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  21. az_imuth

    az_imuth Member

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    I have one of the 1886 Brownings made back in the early 90's without the rebounding hammer and I love it. The thing is built like a tank and makes offhand shooting seem easier than any other rifle I've got. It is a bit heavy, so maybe that keeps it a little steadier in the wind. Very smooth action and a nice crisp trigger don't hurt any either.
    a9QZaQJ.jpg
     
  22. Llama Bob

    Llama Bob member

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    I know people want to like them because of nostalgia for the old brand, but the bad guns aren't just from five years ago. They're still coming. I saw an atrocious new .30-30 at the range not too long ago - horrible finish, horrible wood, horrible fit, a mis-shaped loading gate, and canted sights. This gun had just been purchased. It was the guy's first rifle.

    It'd be nice if they'd shaped up, but they haven't.
     
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  23. If1HitU

    If1HitU Member

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    I have a Marlin 1895 CB .45-70,9 shot Octagon tubular magazine 26" barrel.
     
  24. eastbank

    eastbank Member

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    I have lever action-bolt action-single shot 45-70,s, some took a little work(right loads and smoothing up inards) to get them up to snuff. but I love them all, but I think the best is a older browning 86 that all you had to do is load it up and go shooting-hunting.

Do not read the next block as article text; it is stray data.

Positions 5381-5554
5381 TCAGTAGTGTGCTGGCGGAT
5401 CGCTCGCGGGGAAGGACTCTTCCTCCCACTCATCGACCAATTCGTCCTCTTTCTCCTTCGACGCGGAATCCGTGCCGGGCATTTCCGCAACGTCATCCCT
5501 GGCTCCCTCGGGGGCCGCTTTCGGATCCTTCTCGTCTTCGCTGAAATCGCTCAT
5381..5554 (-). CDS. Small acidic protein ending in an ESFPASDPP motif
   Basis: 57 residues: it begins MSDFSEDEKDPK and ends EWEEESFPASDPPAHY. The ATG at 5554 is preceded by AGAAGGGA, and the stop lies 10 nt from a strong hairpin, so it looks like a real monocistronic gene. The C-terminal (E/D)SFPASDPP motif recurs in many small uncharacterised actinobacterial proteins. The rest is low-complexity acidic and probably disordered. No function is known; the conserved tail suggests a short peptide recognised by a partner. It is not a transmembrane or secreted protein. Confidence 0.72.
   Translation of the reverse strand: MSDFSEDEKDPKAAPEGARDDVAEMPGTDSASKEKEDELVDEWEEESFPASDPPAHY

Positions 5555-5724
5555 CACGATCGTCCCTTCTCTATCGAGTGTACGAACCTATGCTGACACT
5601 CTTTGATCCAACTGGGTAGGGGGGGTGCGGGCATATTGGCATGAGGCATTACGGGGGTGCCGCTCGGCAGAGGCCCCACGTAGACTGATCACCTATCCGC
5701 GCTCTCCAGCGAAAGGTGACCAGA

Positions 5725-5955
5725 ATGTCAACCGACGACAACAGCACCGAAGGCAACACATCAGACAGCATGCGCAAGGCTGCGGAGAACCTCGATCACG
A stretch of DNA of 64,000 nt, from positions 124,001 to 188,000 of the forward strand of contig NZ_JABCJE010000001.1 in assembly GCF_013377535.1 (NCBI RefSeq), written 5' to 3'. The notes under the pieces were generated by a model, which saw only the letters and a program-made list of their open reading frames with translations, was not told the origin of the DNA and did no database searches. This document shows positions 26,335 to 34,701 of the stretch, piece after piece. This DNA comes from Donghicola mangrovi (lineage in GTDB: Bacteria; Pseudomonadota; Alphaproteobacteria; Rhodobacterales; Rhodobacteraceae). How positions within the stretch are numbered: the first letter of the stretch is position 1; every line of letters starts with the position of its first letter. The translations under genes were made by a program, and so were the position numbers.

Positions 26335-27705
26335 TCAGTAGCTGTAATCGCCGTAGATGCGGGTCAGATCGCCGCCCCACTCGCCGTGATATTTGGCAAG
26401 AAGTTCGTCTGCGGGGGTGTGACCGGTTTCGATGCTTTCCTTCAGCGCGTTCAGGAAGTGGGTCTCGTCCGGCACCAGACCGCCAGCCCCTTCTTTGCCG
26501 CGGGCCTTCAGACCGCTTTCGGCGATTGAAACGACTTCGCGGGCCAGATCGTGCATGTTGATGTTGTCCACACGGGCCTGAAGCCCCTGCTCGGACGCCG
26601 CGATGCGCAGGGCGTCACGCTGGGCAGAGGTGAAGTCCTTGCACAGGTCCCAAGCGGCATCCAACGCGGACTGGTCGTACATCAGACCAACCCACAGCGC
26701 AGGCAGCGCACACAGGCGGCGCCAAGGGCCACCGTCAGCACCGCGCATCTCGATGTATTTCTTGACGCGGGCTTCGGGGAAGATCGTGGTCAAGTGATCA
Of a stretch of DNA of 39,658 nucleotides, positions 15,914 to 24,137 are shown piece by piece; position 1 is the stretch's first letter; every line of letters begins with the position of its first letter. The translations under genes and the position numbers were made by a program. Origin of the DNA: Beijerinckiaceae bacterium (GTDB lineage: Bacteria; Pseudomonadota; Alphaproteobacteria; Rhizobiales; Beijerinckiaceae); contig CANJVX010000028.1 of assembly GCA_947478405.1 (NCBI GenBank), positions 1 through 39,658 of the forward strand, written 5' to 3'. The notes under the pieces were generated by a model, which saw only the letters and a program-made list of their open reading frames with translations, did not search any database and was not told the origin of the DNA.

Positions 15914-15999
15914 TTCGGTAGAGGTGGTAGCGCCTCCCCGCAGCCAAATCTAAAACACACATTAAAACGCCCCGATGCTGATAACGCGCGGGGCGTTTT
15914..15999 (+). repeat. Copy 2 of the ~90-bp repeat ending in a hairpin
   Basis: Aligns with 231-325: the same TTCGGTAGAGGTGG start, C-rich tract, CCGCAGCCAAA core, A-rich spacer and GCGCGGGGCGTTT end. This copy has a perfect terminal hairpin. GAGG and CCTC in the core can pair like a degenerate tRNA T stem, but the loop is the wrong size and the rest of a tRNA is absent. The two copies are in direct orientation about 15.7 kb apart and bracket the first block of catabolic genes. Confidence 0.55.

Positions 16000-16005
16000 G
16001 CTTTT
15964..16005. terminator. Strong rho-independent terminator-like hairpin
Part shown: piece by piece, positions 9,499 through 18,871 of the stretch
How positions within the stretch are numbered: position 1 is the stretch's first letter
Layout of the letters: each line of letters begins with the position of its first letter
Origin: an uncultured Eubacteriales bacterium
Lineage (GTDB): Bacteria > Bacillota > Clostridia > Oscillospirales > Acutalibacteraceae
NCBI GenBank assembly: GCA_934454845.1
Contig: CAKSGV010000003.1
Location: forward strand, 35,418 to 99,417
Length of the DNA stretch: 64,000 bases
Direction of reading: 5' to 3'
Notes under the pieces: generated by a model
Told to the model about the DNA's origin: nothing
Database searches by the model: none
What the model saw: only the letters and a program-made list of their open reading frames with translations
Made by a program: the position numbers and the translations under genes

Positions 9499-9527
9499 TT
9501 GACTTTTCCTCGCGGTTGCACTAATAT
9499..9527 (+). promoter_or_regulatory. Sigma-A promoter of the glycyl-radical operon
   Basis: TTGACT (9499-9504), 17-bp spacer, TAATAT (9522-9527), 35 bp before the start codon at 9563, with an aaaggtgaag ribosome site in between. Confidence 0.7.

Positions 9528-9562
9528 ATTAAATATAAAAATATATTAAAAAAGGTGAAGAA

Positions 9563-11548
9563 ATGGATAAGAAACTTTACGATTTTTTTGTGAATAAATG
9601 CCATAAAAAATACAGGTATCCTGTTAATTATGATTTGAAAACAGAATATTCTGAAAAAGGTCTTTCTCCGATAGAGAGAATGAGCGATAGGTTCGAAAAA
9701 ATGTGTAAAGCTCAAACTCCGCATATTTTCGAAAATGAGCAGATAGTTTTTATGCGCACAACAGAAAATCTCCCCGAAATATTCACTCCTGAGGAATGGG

25. ilmonster

    ilmonster Member

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    Anecdotally, from a giant sample size of one, I have a 22" 1895 I purchased back in 2015 that is Remington made and couldn't be happier. I checked it out before laying down cash, and it had good wood to metal fit, straight sights, no buggered up screw heads, etc. Since then, I've put a grind to fit Limbsaver pad on (it is a 45-70 after all) to replace the rubber butt pad and a WW Happy Trigger Kit. It has 400-500 rounds through it (mostly my 1,100 fps handloads) and has performed perfectly, no different than my JM made 1894C. Will do 1"-1 1/2" at 50 yds and 1 1/2" at 100 yds, and smacks steel with authority at 200 yds. (mine is scoped). Seems like QC has improved quite a bit since the transition. So one vote for Marlin. I also don't have a 30-30 and have no particular need for one, so am considering buying one! I am considering both a Marlin 336BL (like the looks) and a Henry color case hardened 30-30 (because I like the looks). Hard to decide on which one. Depends on what might be more important to you (or me). The Marlin can also be slicked up by many smiths out there including Turnbull, Grizzly Custom, Wild West Guns, etc. Let us know what you decide!

    p.s. kind of also like the fact that the Henry's are made here in northern Wisconsin in Rice Lake :)
     
    Last edited: Oct 15, 2018